Contractor Takes Made in America Challenge on Church Landing Project

Project will be 95% Made in America without significant increase in cost

Phase II of Church Landing at the Inns & Spa at Mill Falls: Looking down the waterfront at the Lodges from Church Landing.
Phase II of Church Landing at the Inns & Spa at Mill Falls: Looking down the waterfront at the Lodges from Church Landing.

The Inns & Spa at Mill Falls in Meredith, NH, in conjunction with Conneston Construction, Inc. (CCI), of Gilford, have taken on the Made in America Challenge with the Church Landing Phase II expansion project. The Made in America Challenge, an initiative of ABC-TV's World News Tonight with Diane Sawyer, is based on the simple concept of buying products that are made in America and help put Americans back to work.

"ABC World News Tonight and Diane Sawyer have been touting the virtues of this idea on the show for some time and it sparked our interest here in Meredith as we are in the construction phase of the Church Landing expansion," said Rusty McLear, president of The Inns & Spa at Mill Falls. "We thought 'Wouldn't it be great to take this challenge, make this construction project Made in America, and help create jobs for Americans?'"

The project broke ground in September 2011, and will feature two new buildings with a total of 17,000 square feet of guest rooms, lounges and an indoor-outdoor pool. Construction is expected to be completed in May 2012.

"In a construction meeting in October, we went around the room and asked ourselves 'Would it really be that hard to make sure as much, if not all, of the project was in fact manufactured in this country?'," said Ross Currier, Vice President of CCI. "We wondered that maybe a lot of what we're already buying meets the definition of being Made in America. So that's just what we did."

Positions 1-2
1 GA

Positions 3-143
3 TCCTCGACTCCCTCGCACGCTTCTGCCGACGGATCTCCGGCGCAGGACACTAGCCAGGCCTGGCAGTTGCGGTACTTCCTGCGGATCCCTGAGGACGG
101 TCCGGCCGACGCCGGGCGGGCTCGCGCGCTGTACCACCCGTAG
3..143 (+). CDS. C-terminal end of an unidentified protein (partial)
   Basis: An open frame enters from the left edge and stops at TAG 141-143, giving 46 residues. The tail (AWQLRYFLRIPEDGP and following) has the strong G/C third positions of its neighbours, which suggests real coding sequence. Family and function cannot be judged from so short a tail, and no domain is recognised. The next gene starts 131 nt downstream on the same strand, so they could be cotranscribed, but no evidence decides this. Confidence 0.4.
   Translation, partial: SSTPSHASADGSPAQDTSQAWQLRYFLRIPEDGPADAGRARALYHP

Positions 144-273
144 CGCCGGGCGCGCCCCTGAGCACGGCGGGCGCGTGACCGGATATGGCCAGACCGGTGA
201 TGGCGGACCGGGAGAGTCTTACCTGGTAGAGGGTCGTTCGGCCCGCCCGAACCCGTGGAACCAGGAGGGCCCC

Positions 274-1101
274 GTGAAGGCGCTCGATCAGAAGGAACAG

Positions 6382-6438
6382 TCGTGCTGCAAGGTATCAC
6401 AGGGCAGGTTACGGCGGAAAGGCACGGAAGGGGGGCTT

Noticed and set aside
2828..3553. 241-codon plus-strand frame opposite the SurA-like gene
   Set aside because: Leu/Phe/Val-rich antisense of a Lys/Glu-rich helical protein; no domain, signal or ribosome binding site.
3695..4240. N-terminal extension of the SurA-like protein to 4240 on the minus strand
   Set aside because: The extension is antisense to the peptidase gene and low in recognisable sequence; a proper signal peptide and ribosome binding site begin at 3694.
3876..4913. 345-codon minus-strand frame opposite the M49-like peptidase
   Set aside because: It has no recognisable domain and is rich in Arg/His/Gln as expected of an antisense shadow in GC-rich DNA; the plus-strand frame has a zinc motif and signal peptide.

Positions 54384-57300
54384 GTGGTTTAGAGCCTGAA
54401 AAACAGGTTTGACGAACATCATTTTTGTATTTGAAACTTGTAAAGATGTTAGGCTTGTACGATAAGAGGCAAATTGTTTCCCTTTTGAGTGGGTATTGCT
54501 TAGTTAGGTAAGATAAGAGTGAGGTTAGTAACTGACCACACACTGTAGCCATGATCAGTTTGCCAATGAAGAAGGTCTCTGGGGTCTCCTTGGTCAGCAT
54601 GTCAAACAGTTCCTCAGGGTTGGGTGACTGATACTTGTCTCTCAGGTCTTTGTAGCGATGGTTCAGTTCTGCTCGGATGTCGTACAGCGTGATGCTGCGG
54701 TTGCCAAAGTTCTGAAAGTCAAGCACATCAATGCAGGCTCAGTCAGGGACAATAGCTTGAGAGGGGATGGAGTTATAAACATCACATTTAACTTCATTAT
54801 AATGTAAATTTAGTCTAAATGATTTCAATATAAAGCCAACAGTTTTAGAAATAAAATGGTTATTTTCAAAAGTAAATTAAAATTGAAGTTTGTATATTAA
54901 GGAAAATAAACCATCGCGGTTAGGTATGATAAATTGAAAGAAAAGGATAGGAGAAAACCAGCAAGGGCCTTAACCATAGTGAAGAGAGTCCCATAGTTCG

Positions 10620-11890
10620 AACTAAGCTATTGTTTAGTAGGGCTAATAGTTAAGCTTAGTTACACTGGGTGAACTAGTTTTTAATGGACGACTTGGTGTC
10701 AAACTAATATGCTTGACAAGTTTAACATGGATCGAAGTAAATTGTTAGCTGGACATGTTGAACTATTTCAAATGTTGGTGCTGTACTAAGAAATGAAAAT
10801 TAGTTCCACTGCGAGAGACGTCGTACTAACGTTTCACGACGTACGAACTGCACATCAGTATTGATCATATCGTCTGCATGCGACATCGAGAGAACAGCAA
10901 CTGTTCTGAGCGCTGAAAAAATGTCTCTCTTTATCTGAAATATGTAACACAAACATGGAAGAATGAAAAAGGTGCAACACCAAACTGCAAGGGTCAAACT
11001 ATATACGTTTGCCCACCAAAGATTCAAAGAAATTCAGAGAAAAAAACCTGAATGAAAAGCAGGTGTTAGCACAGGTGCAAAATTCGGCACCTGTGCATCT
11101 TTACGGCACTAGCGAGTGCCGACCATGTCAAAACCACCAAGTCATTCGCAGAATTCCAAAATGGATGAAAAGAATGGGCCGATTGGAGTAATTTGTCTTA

According to Currier, all subcontractors were tasked with analyzing every single material to be used in the construction project to determine if everything being used is Made in America.

"If we determined it wasn't Made in America, we asked ourselves, can we switch to a product that is domestically made? Is there an option to buy it in the U.S.? If there is, will we have to pay more?," said Currier. "These were the questions we asked ourselves, and what we discovered is that this expansion project could be 95% Made in America."

A Blueprint for Change

McLear hopes this effort will help to serve as a blueprint for others looking to take the Made in America Challenge and help put Americans back to work.

"While it has taken some effort, this initiative has been well worth the time spent," said McLear. "We are proud to say this project is 95% American made. Everything from the nails, the steel, the staples, the lumber and the bathtubs are domestically made. The remaining 5% that we weren't able to buy American included the limited access elevator that we plan to install. That particular type of elevator is just not made in the U.S., but we are working with a manufacturer in Canada to supply that. Additionally, a small amount of the electrical panels, breakers and other switching gear, as well some of the screws, nuts and bolts are made outside the U.S."

Currier added that the team was able to realize that in some instances products were the same price, yet provided better quality

"By creating awareness of this effort, we have been able to create a Made in America development, and have not added substantially to the total budget, just $4,000 or so to overall cost," added McLear. "Even though certain goods are more expensive, in total, the cost of the project is nearly identical – an effort well worth the time, awareness, and minimal increased expense, especially if we can contribute to putting Americans to work."

McLear noted that while several New Hampshire projects receiving federal stimulus funds are required to buy American made products, this construction project is the only privately funded project in New Hampshire to be Made in America. According to findings on ABC-TV World News, if every builder bought just 5 percent more American materials it could create 220,000 jobs.